Spotlight series #97: AJ Dolman

rob mclennan
3 min readMay 6, 2024

Curated by Canadian writer, editor and publisher rob mclennan, the “spotlight” series appears the first Monday of every month.


“From crisis comes opportunity” is a cliché for a reason. I am learning that having your first full-length poetry collection published only at midlife can be a gift. I would not have had the knowledge, perspective, or means, for that matter, to aim to lift others up with me should it have happened much earlier.

Groups that have been marginalized, whether based on gender, orientation, race, indigeneity, ability, class, religion or any combination of myriad reasons, often rely very much on community. Although my mental illnesses have at times kept me away from the writing and bi+ communities, I have felt at once welcomed back inside on my return. Crazy / Mad’s release is highlighting that for me. There is no financial reward (just breaking even seems like an unattainable mirage) for poetry. So, I see the opportunities for connection that poetry allows me as my ultimate goal and reward these days.

I’ve been told the poems in Crazy / Mad seem dark, and yes, they are. These poems are about fear, above all. But I feel they are hopeful, too. Once we can identify our own and others’ pain, we can start to heal, together. In suffering or joy, we are never as truly alone as we might believe. Even if we never meet our fellow travellers. Even if they died years ago, whether in an asylum or a protest, perhaps believing they had been forgotten.

The poem here, which really has two titles, one a signal and the other an indicator, is one of the very few occasional poems I’ve ever written, this one for a talk in 2023 by original Stonewall rioter Martin Boyce, who, aside from being a delightful storyteller, is himself a bringer of hope in increasingly retroubled times.

Stonewall / Autonomy
for Martin Boyce

I wasn’t born then,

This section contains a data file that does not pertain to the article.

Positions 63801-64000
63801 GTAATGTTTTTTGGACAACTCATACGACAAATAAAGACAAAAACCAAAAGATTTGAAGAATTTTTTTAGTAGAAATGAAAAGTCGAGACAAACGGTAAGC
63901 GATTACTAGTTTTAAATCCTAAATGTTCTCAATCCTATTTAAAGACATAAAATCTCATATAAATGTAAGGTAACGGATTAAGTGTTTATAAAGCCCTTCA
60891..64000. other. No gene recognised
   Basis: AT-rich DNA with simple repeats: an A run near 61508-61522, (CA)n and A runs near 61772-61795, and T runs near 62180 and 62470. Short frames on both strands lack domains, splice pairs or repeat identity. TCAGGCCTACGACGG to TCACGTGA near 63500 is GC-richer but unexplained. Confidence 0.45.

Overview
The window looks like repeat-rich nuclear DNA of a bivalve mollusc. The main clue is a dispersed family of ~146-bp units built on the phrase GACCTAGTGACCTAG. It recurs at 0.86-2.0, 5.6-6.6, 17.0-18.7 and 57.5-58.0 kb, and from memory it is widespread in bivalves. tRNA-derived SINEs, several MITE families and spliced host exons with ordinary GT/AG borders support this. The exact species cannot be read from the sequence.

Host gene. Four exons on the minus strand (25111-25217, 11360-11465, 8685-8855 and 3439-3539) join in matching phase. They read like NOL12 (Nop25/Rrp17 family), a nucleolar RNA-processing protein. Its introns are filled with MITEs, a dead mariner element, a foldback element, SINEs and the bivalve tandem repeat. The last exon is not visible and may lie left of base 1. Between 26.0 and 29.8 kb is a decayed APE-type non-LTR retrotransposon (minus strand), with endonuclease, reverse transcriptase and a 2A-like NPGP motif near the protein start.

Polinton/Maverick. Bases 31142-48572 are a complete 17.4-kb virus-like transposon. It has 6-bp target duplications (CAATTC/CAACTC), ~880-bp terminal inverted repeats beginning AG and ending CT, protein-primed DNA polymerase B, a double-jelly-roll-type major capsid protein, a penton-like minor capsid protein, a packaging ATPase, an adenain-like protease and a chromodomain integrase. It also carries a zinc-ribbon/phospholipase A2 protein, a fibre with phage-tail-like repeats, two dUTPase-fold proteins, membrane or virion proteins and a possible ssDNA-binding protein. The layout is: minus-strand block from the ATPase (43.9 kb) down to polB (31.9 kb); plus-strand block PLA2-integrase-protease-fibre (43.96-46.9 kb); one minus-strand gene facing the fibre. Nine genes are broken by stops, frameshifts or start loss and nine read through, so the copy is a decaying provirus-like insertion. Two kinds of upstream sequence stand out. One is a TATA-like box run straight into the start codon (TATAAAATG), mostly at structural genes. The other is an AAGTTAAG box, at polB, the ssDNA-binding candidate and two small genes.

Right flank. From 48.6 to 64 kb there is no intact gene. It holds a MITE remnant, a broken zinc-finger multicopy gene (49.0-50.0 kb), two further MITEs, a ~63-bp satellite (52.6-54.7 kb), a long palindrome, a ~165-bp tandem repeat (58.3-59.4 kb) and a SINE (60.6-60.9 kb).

but I believe in reincarnation,
which is to say that I believe
a body is a body is a body,
until it belongs to a cop

Scarred and incomplete, my body is mine,
is a brick, a stiletto, a machine gun, a home;
is the memory of abuses before it
and after. Is the same as my queer mother’s
before mine, yet so different, so mine

Delaney poses a question about writing the body:
“When have you felt gender euphoria?”
and it occurs to me I don’t
always notice love, but I notice
when it’s missing. My first memories

are of a hate so deep it would have
choked a lesser man. It takes a lifetime
or more to understand such anger
as a type of love. A fistful of stones
says you still believe you deserve better,

that a body is a body is a body,
unless it belongs to a cop

AJ Dolman’s (they/she) debut poetry book is Crazy / Mad (Gordon Hill Press, spring 2024). A professional editor, Dolman is also the author of Lost Enough: A collection of short stories, and three poetry chapbooks, and co-edited Motherhood in Precarious Times (Demeter Press, 2018). Their poetry, fiction and essays have appeared in numerous magazines and anthologies, recently including Canthius, Arc Poetry Magazine, QT Literary Magazine, and The Quarantine Review. They are a bi/pan+ rights advocate living on unceded, unsurrendered Anishinaabe Algonquin territory.